The late Walter Martin was a Christian apologist who specialized in ministry to people involved in alternative religions. I once heard him recount a conversation he'd had with a woman who assured him she had found the secret to dealing effectively with Jehovah's Witnesses. Martin asked her to explain.
"Well," she enthused, "when I see them coming, I shut the blinds and lock my door, and when they knock, I pretend I'm not home!"
Unfortunately, when it comes to relationships with Muslims, Hindus, Jews, and Buddhists, the church's instinct has often mirrored hers: If we pretend they don't exist, they'll just go away!
This massive planet has become a global village, and we keep bumping into adherents of other faiths—not just when we travel overseas but at the grocery store, the library, and the gym. We can no longer live as though other religions don't exist.
Many Christians hesitate to initiate conversations with Muslims, Buddhists, and Hindus because they secretly fear they will become one of the loosey-goosey Christians who, after interfaith encounters, starts waxing eloquent about how all religions are one.
My experience has had the opposite effect. After speaking with Muslims, I come away with a deeper appreciation for how good the Good News of Jesus Christ is. In one recent interfaith meeting, for example, we discussed forgiveness. My Muslim friend said that forgiving from a position of weakness—a woman forgiving an abusing husband, a person of color forgiving a racist official—is cowardice. Only when you have won your freedom or are in a position of strength can you forgive, he argued.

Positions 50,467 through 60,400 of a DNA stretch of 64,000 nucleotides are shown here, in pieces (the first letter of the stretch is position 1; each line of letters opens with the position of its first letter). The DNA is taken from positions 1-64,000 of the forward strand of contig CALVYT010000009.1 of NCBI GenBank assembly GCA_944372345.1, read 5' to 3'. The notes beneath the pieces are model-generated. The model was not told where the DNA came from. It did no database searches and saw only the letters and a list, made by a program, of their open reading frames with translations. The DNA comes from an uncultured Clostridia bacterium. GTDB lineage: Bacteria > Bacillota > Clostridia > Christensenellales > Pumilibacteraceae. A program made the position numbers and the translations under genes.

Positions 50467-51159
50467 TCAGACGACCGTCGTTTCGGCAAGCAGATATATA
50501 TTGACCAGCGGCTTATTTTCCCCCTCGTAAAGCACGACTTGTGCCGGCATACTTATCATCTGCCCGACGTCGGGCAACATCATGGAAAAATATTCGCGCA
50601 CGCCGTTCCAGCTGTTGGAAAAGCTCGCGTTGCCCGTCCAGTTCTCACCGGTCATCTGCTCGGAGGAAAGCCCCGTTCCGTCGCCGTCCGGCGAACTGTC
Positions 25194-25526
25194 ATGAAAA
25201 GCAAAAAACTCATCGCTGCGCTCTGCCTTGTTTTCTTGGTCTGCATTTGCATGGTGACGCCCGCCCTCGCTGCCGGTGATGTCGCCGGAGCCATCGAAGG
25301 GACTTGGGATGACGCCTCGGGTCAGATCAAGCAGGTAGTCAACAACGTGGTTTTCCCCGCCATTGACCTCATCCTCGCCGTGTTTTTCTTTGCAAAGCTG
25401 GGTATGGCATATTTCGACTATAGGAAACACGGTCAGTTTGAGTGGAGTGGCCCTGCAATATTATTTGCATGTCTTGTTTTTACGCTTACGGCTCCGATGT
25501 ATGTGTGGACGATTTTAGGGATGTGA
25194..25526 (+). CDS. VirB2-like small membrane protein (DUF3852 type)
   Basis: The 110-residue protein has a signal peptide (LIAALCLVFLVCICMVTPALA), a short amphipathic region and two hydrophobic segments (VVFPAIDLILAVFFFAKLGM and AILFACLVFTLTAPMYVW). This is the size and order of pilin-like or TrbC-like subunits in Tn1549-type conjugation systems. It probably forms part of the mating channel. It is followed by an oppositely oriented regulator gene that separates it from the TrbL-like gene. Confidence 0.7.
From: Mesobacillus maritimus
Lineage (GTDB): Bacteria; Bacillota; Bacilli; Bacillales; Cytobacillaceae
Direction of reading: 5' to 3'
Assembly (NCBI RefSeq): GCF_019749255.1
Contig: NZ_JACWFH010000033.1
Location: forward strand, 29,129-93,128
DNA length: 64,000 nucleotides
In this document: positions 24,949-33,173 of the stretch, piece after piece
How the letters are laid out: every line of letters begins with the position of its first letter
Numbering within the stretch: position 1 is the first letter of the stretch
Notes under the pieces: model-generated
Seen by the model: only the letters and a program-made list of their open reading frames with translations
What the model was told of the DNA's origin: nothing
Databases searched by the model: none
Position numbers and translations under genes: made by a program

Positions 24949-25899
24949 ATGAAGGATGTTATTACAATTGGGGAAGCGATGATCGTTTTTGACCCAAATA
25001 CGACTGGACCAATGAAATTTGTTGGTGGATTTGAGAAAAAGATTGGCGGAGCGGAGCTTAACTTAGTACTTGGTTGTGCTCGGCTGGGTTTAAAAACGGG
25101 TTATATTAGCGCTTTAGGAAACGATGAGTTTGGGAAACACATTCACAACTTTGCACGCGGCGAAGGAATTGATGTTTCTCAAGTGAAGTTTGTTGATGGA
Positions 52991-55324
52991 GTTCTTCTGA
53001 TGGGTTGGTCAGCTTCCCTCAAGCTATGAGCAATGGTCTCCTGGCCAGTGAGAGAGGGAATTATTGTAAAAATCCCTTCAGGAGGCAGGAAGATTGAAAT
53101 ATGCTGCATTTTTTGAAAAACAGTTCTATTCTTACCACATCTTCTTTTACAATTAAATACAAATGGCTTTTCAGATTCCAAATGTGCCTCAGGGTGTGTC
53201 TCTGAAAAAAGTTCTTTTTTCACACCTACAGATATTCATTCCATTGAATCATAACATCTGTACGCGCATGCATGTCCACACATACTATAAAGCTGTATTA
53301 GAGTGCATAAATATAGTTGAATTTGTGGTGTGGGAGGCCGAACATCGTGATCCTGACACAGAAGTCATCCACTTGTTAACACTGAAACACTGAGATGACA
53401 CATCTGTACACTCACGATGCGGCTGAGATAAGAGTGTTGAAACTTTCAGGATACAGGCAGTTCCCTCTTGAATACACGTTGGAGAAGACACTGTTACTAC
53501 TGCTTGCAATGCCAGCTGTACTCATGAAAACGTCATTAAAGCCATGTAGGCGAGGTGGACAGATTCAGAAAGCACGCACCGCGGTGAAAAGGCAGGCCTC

Naturally, with our model being Jesus—who forgave when he was the most vulnerable and weak, while he hung on the cross—Christians have a different take. Only Jesus' type of forgiveness can heal personal and social wounds. Witness the efforts of Martin Luther King Jr. and Nelson Mandela, who both called for forgiveness before justice was done. Christian forgiveness is deeper and richer than a Muslim can imagine, and only a multi-faith conversation can make that clear to both parties.
In Viewpoints: After 25 years as a Christianity Today columnist, Charles Colson is teaming with Beeson Divinity School dean Timothy George, a Christianity Today contributor and key theological adviser for nearly 18 years. During that time, George has collaborated with Colson on a variety of projects, including the Manhattan Declaration and Evangelicals and Catholics Together. George also chairs the board of Colson's worldview ministry, Breakpoint. (This story will be posted in the coming weeks.)
Next month: Mark Noll imagines the world without the King James Bible; Tim Stafford covers Christians fighting "Podo," one of the most preventable endemic diseases; and Leslie Leyland Fields debuts her column, Stones to Bread.
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Previous CT articles on evangelism and other religions include:
The Son and the Crescent | Bible translations that avoid the phrase "Son of God" are bearing dramatic fruit among Muslims. But that translation has some missionaries and scholars dismayed. (February 4, 2011)
Super Bowl Evangelism | Why Jesus did not say, "Market your neighbor as yourself." (February 3, 2011)
Putting Evangelism on Hold | Will the Global Faith Forum's "evangelistic model" of engaging Muslims and Jews catch on? (November 16, 2010)
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